It’s easy to take punctuation for granted after seeing commas, question marks and periods your whole life, but the reality is, punctuation is quite interesting, and some of the facts about it might surprise you.
1. A question mark used to be a word
In Latin, when they wrote a query, they’d finish it with the word “questio” (which contrary to how it sounds, isn’t a spell in a Harry Potter book). Later, they abbreviated it “qo,” but because of the tendency to read it as the ending of a word, they put both in a single space, with the lowercase Q on top of the lowercase O. As time went on, people made the Q a tailed loop and the O a dot to save time.
2. Joyful, joyful!
Similar to the question mark, the exclamation point comes from the Latin word “io,” which means an exclamation of joy. As with the question mark, they wrote it vertically within one space as a lowercase I over a lowercase O, and the O, as happens to it so frequently, was relegated to a simple dot.
3. An @ by any other name still works on Twitter
We call it an “at symbol” or “at mark,” but in the Netherlands, they call it (their word for) a monkey’s tail. In Israel, it’s a strudel. In Russia, it’s a little dog. In Italy, it’s a small snail. But English speakers aren’t the only ones who don’t have a cool animal-related name for it. In Bosnia, it’s aptly called the crazy A. Bosnia for the win!
4. & used to be in the alphabet
Invented by an ancient scribe, the symbol & used to follow Z in the alphabet. Since it didn’t have a name, children would sing “Z and per se and” (which means “Z and which means ‘and'”). After a while, the slurring of “and per se and” became ampersand, the modern name of the symbol.
For some deranged reason, they got rid of one of the most useful symbols ever created: the interrobang. It’s even fun to say. It’s a question mark superimposed over an exclamation point, which on a modern keyboard is typed either ?! or !?. Obviously, it’s intended to represent a question asked excitedly. You can’t beat a punctuation mark that’s simultaneously a portmanteau and onomatopoeia. If you agree, go like the interrobang Facebook page.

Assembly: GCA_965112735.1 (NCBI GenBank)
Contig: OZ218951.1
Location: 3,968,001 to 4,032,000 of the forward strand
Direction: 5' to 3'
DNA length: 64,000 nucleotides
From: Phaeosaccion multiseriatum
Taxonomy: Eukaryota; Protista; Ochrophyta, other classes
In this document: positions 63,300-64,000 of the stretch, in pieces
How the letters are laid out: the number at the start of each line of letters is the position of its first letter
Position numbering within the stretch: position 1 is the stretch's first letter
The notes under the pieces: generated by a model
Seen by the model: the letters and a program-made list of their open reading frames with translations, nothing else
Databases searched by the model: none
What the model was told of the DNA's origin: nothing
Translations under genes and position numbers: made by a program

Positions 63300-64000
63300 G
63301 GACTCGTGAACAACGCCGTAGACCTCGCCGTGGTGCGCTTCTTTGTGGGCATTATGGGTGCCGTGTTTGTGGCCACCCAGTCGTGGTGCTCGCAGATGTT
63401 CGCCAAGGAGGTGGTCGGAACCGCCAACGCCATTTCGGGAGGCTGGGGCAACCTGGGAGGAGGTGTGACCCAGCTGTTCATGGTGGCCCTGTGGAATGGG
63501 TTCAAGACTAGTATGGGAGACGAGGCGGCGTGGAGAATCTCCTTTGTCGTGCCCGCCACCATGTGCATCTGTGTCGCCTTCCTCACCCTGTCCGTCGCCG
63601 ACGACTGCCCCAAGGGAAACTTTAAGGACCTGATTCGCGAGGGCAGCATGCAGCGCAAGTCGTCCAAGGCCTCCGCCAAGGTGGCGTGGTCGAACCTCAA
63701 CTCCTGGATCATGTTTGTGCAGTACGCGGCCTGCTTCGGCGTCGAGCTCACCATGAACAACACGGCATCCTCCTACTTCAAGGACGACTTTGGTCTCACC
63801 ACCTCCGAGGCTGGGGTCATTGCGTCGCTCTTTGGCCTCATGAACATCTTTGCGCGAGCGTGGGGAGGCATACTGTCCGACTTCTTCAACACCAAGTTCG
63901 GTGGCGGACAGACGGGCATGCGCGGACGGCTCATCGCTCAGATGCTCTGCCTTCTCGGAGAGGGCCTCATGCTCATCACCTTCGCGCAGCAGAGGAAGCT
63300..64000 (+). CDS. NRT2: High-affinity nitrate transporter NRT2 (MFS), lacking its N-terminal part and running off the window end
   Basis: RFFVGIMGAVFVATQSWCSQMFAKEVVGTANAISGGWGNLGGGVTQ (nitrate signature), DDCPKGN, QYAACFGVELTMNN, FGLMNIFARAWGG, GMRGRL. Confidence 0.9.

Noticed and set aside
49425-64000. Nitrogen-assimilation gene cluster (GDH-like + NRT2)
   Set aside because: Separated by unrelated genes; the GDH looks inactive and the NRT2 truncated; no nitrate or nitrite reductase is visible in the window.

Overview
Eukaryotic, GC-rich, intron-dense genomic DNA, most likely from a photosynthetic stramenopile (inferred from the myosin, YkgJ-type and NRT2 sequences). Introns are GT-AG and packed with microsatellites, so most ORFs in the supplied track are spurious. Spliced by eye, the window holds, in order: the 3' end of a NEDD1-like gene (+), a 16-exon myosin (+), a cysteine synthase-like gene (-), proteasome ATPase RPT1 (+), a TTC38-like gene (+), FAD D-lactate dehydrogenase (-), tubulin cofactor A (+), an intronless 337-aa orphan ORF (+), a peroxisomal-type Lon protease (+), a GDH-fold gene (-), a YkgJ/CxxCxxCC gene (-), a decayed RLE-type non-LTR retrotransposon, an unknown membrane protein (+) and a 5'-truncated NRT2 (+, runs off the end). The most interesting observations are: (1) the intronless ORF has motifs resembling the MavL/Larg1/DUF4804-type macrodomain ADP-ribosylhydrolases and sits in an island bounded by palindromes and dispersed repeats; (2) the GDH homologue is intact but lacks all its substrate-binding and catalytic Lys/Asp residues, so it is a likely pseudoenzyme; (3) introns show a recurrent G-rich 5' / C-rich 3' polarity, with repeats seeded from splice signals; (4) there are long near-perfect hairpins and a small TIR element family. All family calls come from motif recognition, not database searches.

Everyone knows the # symbol is short code for number, but if you asked people these days, they would say hashtag. Those irritating voice-hell operators call them pound signs when you have to press it after you enter your account number. Actually, it’s called an octothorpe.
7. It’s Mack the Knife (aka, the comma)
The oh-so-misunderstood comma has an equally treacherous-sounding history. It comes from the Greek “komma,” which refers to something that’s been cut off (i.e., a clause).
8. That time of the sentence
The humble period may seem obvious, but back in the day, it didn’t exist at all. Roman writing used to run together with no spaces or punctuation and using all capital letters — get out your Enigma machines! Then they added the dot to signify a stopping point. The dot you see between words or numbers is a legacy of this. We moved it down a bit to the bottom of the line and called it the period.
9. A dash of dashes
Hyphens, en dashes and em dashes, oh my! Hyphens are just used to join words, but people tend to think they’re the only horizontal punctuation game in town, even substituting them for their longer counterparts (oh, the horror!). En dashes are slightly longer than hyphens. Actually, they’re the same width as the letter N, and they indicate that you’re trying to show range (10–12 pounds). The em dash is… wait for it… the same width as the letter M and is a totally legit punctuation mark, often subbing in for commas and parentheses when greater emphasis is required — like when you’re trying to make a point.
10. Wink, wink… nudge, nudge
An ellipsis, those three little dots you see in a row so often, is from the ancient Greek meaning “omission,” which is exactly how it’s typically used in journalism — to indicate that words the journalist doesn’t believe affect the meaning of the quote are being left out. But modern writers have been taking liberties with the second Greek meaning of the word’s etymology… “to fall short.” Writers these days (including myself as you can see) like to use it to indicate they’ve paused for dramatic effect, been interrupted or even left off intentionally to allow the reader to draw their own…